And it'll still be too specialized. At least half a millennium later average undergraduates in mathematics will hear stories about how we were idiots
@user2103480 Yeah hahah
I tried to read "In Search Of A New Structure", which is about entropy, but gave up 10 pages later
Also, as an outsider, it's hard to see whether the works of people inspired by gromov's approach to entropy are actually useful
12:58 AM
Also I completely ignored his category theory formalism because it obscures the point more than clarifying it to me
@BalarkaSen Oh boy when he starts with the ergodic theory/symbolic dynamics I get thrown out the window
I liked his exposition of the proof of isoperimetric inequality without sharp constants using entropy
It did make sense that the Kolmogorov point of view was obscuring the main idea
But things like finite probability spaces, discretizing general probability measure spaces (what he calls the subcategory of finite prob spaces being dense in the topological category of probability measure spaces) are well-known to computer scientists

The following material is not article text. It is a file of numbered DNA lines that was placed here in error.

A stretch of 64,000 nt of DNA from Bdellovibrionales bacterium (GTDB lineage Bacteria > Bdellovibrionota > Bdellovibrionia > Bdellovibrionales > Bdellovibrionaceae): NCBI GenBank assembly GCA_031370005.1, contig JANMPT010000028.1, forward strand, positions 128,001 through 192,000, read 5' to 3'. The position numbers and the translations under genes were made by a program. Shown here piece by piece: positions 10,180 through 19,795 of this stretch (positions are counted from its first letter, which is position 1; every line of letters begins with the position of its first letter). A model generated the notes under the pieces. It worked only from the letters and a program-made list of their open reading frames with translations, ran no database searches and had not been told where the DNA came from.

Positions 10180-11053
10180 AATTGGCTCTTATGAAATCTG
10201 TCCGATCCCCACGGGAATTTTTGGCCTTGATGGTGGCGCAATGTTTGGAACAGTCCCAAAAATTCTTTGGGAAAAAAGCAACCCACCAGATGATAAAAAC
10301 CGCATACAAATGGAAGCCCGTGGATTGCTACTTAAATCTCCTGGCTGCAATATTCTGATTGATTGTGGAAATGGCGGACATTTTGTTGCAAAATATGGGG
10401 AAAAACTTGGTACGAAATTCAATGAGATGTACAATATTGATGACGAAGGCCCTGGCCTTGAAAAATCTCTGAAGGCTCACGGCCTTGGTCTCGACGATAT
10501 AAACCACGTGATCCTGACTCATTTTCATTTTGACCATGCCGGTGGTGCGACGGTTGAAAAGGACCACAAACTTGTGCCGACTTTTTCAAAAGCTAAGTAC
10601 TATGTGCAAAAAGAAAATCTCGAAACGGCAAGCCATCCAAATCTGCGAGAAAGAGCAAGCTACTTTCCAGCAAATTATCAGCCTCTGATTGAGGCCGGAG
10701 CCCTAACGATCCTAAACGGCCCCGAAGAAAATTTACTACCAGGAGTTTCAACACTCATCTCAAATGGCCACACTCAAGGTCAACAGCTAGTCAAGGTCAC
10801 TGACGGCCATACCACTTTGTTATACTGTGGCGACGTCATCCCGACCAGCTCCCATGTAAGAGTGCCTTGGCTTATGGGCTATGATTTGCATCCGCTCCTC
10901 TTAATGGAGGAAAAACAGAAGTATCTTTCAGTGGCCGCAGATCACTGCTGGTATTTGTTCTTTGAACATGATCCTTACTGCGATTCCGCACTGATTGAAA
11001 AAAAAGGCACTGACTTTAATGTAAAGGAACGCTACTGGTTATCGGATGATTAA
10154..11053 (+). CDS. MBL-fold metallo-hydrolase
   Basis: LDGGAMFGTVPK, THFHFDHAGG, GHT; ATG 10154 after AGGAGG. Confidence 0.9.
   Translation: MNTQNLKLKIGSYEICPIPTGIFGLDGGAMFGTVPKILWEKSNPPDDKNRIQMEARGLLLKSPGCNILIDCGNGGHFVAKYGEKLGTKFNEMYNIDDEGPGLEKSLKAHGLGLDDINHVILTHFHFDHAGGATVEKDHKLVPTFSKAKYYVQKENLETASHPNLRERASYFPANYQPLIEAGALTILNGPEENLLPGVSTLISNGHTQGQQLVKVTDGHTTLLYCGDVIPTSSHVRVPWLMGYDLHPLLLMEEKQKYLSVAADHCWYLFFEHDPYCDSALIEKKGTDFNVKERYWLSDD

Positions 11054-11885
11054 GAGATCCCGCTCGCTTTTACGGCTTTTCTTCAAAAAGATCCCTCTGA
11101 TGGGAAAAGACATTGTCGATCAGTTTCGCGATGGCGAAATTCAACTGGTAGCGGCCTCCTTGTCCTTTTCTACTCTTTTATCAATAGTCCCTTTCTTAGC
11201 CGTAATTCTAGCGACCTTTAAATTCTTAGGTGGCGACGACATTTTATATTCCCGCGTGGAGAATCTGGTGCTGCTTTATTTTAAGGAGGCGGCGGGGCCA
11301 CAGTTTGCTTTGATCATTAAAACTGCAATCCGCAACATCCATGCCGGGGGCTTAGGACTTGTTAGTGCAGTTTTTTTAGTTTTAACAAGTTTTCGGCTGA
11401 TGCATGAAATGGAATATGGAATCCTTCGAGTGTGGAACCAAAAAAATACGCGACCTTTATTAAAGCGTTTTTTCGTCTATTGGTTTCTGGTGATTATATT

@BalarkaSen do you mean borel codes and other things for computable measure theory?
I was thinking of VC dimension
I have seen successful proofs of things in geometric probability by discretizing and using probabilistic methods on finite spaces
To clarify, I am not an expert. I was taught by colleagues who are
Ahh. Ugh. I'm damaged by CS classes, just seen it in the context of PAC learning and I really didn't know what to make of it
1:09 AM
Haha I see. You're a CS student?
Nah, math, but I took ML classes to have a "backdrop" lol
What kind of math are you into
Mixed. Started specializing in logic, up to forcing and such, now shifted more towards probability theory & analysis, but taking a course on semantics of HoTT on the side which is giving me headaches
Yikes, bizarre mix
We have a few logic and set theory people here. @Alessandro, in particular, who knows HoTT